A short visit was made by the Duke of Gloucester in 1938. In the early part of World War Two a royal visit was made by King George VI, the noble father of the present Queen.
It was twenty-six years after her father’s visit that Her Majesty, Queen Elizabeth II accompanied by H.R.H. Prince Phillip paid an official visit to the town on a tour of the South-East.
In spite of Rye’s long history, her importance in the defence of the realm for many centuries, the monarchs, who have entrusted her with many tasks and granted her so many privileges and immunities, have rarely entered the walls. This, however, has not caused Ryers to doubt the wisdom of the monarchal principle and, consequently, although Her Majesty’s visit was brief, and her role in the Constitution entirely different from that of Elizabeth I, they gave her the most loyal and hearty welcome.
At 11.37 am. on Friday 28 October, the royal party arrived at Cadborough Farm. Not since the far off days when the Ancient Town of Rye was one of England’s most important navel ports had there been an occasion like this. At Cadborough Farm, the home of the Mayor and Mayoress of Rye, Alderman and Mrs. W.J. Hacking, the Queen was received by the Lord Lieutenant of Sussex who presented the Mayor and Mayoress and the Mayor’s Daughter-in-Law, Mrs. W.R. Hacking.
Her Majesty was then shown the racehorse Augustine which had formerly belonged to her. A gelding by Auriole (a former Derby winner) out of Young Entry and a full brother to Goodwood Cup winner Augustine, was given to Queen Elizabeth the Queen Mother by Her Majesty and was trained by Jack O’Donohue at Reigate. When Miss Julie Barlow, who worked at the Reigate Stables, left in 1964 to marry the Mayor’s son, Mr. W. R. Hacking, the Queen Mother gave permission for Miss Barlow to take the horse with her. Rider and Horse were very popular with Rye Point-to-Point Race followers winning many Ladies’ Races.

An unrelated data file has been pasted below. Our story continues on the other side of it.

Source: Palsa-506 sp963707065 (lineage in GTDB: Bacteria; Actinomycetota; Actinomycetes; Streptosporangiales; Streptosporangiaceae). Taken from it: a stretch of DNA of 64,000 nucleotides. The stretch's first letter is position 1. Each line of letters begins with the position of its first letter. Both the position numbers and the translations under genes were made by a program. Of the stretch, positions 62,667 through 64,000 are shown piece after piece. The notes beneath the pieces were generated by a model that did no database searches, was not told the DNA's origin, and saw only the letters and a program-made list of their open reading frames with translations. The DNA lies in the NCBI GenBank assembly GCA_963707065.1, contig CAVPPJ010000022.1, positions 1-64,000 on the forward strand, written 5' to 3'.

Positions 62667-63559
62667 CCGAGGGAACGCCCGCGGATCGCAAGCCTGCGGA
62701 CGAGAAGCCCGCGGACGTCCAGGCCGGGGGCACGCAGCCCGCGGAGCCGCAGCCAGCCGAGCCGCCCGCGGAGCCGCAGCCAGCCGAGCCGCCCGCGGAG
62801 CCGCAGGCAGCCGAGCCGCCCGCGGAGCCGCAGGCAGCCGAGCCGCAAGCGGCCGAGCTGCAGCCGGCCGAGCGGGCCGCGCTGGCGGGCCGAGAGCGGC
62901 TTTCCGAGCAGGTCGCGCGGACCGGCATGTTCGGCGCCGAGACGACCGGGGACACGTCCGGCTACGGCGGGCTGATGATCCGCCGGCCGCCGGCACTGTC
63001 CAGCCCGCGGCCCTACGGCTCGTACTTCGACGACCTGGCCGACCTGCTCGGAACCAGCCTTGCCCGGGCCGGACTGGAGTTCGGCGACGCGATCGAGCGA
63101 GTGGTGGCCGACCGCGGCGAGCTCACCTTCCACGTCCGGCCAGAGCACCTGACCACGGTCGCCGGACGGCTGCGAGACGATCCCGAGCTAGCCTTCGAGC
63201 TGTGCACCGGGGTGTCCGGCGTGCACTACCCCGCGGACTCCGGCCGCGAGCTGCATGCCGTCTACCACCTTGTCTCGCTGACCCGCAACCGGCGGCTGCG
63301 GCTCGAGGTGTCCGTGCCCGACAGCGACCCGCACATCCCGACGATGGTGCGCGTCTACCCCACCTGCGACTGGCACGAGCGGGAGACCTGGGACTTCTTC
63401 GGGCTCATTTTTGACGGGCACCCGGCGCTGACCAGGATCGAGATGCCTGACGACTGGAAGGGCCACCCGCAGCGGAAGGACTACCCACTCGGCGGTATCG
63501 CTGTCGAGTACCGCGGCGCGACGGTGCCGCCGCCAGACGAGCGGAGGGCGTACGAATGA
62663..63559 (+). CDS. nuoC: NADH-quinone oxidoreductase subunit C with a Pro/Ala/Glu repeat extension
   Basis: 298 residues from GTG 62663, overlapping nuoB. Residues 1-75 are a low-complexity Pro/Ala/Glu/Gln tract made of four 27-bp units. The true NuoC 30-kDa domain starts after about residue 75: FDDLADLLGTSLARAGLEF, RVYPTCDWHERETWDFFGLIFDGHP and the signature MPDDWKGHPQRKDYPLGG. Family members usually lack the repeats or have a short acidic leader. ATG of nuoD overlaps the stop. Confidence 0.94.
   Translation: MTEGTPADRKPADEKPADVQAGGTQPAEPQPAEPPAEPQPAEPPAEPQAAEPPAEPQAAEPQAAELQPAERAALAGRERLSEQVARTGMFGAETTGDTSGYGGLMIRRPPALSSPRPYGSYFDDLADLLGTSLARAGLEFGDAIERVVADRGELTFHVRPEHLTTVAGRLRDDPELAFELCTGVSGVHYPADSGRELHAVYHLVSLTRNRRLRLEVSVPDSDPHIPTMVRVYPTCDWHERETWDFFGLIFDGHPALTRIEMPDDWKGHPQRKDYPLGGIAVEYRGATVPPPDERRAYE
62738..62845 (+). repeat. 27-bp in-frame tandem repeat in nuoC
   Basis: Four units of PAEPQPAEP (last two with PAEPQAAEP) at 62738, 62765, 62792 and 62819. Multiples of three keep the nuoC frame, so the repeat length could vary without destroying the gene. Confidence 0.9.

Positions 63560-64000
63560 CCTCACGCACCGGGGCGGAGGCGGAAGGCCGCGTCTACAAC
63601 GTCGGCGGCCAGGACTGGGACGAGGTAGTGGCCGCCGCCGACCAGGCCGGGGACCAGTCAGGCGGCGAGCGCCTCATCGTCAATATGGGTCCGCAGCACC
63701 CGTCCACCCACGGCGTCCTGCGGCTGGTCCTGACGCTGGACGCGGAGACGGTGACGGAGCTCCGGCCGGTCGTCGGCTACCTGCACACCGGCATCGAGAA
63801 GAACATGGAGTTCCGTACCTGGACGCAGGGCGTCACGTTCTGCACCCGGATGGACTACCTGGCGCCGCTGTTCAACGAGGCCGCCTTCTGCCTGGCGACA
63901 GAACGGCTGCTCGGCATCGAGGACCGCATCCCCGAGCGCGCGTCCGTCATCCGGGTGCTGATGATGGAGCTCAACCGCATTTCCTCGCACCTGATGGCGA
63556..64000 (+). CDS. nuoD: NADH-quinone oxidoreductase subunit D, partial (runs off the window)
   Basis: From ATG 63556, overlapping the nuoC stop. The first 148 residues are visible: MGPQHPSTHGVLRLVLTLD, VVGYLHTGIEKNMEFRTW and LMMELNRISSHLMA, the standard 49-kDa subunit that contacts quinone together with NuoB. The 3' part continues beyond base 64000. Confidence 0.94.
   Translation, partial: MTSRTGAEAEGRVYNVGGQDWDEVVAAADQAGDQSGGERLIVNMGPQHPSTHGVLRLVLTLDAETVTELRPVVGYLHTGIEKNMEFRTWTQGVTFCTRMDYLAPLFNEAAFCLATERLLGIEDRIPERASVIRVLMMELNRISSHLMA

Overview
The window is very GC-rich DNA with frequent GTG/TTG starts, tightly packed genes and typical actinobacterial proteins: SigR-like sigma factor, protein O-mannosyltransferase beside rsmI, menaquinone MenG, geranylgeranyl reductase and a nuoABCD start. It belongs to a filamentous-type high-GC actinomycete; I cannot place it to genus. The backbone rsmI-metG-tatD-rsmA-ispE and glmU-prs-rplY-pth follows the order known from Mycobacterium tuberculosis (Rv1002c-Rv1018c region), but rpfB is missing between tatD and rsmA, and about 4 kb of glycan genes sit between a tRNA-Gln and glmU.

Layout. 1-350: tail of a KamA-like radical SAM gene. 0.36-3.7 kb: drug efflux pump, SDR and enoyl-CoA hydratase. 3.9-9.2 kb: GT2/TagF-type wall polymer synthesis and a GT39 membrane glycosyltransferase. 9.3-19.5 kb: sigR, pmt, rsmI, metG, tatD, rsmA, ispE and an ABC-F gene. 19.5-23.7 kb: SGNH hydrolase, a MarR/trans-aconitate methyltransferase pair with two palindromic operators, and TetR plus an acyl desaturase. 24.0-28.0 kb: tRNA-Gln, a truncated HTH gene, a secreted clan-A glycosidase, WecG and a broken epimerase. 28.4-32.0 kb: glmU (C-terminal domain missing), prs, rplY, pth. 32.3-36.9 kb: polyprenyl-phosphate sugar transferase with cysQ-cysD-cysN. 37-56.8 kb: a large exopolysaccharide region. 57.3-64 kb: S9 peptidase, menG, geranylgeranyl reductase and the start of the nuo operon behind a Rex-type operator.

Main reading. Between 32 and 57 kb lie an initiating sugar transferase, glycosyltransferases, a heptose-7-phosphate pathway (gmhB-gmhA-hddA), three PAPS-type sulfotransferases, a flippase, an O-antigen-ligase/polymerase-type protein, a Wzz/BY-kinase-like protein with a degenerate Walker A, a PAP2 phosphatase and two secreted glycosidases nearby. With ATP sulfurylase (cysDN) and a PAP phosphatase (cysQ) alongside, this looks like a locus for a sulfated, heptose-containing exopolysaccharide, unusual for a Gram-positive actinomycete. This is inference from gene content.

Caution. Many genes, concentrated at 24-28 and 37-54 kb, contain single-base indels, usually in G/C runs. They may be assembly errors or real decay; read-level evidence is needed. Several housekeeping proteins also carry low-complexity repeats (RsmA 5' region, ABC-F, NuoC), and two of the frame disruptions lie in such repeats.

The Mayor proceeded to the Town Hall, where he was robed in his mayoral gown to receive Rye’s Royal visitors.
HRH Queen Elizebeth 11 with Rye Mayor John Hacking in Rye Churchyard November 1966
The Queen’s car made its way through flag waving lines of people by way of Udimore Road where the Badger Gate building was pointed out to The Queen and Prince Phillip, they waved and smiled to Rye’s Senior Citizens as they passed. In Ferry Road they slowed and waved to the Primary School children lining the route.
Rye grammar School pupils waved and cheered as the car flying the Royal Standard drove through Cinque Ports Street.
At the Landgate, the historic gateway to Rye, a great crowd who had waited patiently in the rain were rewarded with a glimpse of the Royal couple as the car passed through the well loved landmark. On Hilder’s Cliff children from the County Secondary School and the Collegiate School lined the Royal route. Through the High Street and into East Street the flag waving welcome was continued, then onto Market Street and the Town Hall.
As Her Majesty alighted from the Royal Car the cheering crowd could see she was dressed in a pink tweed coat flecked with white, over a pink dress. She wore a close fitting hat in matching pink, with black accessories. Prince Phillip waved his hat to the crowd as the Royal Party walked into the Town Hall. The Mayor presented the Town Clerk, Mr. J. D. Smith and Mrs. Smith before escorting the visitors up the stairs to the council chamber.
The moment The Queen entered the Town Hall the Royal Standard was hoisted on the Flag Staff.
Two faces were missing from the Aldermen, Councillors and officials who were presented to Her Majesty on that historic day. Councillor Macer was in hospital recovering from an operation and Alderman Chandler tragically died two days before, he had been Mayor of Rye and Baron of the Cinque Ports in 1953 year and was present in Westminster Abbey for the Coronation.